I recently had a phone interview for a developer job with an interesting sounding company working on a desktop application with some venture money in Clerkenwell. It was my first interview for 4 years and I fluffed it up. The difficulty was describing code verbally rather than through a computer screen, or more specifically an Integrated Development Environment. The challenge that I messed up was to describe the mechanics and problems associated with the simplest of the "Gang of Four" Design Patterns, the Singleton.

To rectify this inability to articulate a simple programming paradigm, I'm going to practice here!

The Singleton is an object that, once created, can be guaranteed to be unique. Only one instance of the class can exist and a factory method deals with either the instantiation of the object or referral to the existing instance. The constructor is made private so that no clients can cheekily break the Singleton by building a new instance themselves. The Singleton is useful when it would be wasteful to have lots of references to hungry resources. Database connections is a good example. It also solves the Highlander problem: "There can be only one!". For instance, there can only be one football in a soccer game.

Here is the bog standard Singleton pattern in all it's glory:

using System;
using System.Collections.Generic;
using System.Text;
using NUnit.Framework;

namespace Singleton
{
    class Program
    {
        static void Main() { }
    }

    class Singleton
    {
        private static Singleton _instance = null;
        private int _value;
        public static Singleton Create()
        {
            if (_instance == null)
            {
                _instance = new Singleton();
            }
            return _instance;
        }
        private Singleton() { }
        public int Value
        {
            get { return this._value; }
            set { this._value = value; }
        }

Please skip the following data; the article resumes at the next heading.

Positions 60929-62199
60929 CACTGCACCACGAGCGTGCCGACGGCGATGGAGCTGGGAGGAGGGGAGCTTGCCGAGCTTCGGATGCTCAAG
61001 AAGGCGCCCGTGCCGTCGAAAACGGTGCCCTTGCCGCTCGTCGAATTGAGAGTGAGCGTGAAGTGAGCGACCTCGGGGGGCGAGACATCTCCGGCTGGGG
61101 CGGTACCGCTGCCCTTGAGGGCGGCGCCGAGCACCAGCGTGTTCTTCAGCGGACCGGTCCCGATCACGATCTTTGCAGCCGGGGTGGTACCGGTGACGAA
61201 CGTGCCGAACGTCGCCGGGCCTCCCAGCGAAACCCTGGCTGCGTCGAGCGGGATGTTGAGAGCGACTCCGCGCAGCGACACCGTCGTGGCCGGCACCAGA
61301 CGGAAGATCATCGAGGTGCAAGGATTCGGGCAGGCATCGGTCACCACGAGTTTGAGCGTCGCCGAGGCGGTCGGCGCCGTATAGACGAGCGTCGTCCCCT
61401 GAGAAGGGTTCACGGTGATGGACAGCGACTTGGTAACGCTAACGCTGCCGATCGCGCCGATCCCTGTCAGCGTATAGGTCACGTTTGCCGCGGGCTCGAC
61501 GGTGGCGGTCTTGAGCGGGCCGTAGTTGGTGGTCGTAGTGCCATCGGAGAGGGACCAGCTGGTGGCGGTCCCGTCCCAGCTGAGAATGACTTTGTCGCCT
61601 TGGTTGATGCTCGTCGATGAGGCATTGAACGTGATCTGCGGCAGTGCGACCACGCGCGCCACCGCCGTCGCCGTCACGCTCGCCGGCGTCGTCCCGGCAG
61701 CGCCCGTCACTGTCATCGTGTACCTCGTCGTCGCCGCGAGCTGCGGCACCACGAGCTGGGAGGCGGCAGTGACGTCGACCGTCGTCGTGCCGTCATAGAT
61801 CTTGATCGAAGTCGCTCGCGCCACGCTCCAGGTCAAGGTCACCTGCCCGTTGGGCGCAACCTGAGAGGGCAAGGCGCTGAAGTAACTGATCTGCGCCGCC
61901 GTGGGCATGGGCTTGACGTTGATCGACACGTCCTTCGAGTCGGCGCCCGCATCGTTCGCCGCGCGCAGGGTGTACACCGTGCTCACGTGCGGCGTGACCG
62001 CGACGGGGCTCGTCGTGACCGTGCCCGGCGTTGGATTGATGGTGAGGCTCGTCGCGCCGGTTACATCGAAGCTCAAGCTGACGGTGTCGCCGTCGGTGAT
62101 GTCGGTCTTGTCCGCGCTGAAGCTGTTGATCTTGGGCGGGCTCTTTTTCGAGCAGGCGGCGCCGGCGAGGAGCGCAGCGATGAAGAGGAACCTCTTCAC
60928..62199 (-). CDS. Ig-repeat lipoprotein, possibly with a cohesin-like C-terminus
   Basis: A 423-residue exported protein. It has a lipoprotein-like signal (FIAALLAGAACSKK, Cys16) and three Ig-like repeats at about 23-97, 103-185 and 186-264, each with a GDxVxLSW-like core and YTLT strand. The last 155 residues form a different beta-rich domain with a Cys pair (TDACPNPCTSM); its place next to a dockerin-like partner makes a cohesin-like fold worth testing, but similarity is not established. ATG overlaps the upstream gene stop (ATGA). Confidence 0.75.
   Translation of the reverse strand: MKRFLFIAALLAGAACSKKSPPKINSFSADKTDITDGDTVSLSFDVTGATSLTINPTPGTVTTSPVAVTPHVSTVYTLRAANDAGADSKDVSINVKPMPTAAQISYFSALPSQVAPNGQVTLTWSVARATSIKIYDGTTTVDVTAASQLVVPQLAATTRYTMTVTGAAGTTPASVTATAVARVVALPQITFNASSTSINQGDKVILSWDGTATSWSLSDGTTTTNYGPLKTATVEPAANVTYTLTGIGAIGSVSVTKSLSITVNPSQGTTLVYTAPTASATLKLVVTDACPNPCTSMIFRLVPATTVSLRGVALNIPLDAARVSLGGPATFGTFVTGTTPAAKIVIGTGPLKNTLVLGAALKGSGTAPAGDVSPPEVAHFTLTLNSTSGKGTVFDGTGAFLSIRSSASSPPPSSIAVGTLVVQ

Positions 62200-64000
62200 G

}
    [TestFixture]
    public class SingletonTests
    {
        [Test]
        public void TestSingletonUniqueness()
        {
            Singleton s1 = Singleton.Create();
            Singleton s2 = Singleton.Create();
            s1.Value = 12;
            Assert.AreEqual(s1.Value, s2.Value);
        }
        [Test]
        public void TestSingletonNoPublicConstructor()
        {
            Type singleton = typeof(Singleton);
            ConstructorInfo[] constructors = singleton.GetConstructors();
            Assert.AreEqual(0, constructors.Length);
        }
    }
}

The initialisation of _instance and the factory method could be handled this way:

class Singleton
{
    private static readonly Singleton _instance = new Singleton();
    private int _value;
    public static Singleton Create()
    {
        return _instance;
    }
}

This is slightly more elegant. The instance is only created when referenced by the Create method and so demonstrates lazy instantiation and therefore memory savings. This second example is also safe in a multi-threaded environment. The first example could allow two or more threads to call the Create method at the same time and then there could be more than one instance of the Singleton, which would be incorrect! This can be gotten around by having a lock object to check against. See the previous concurrency post.

A much better discussion of these issues can be found on MSDN and here.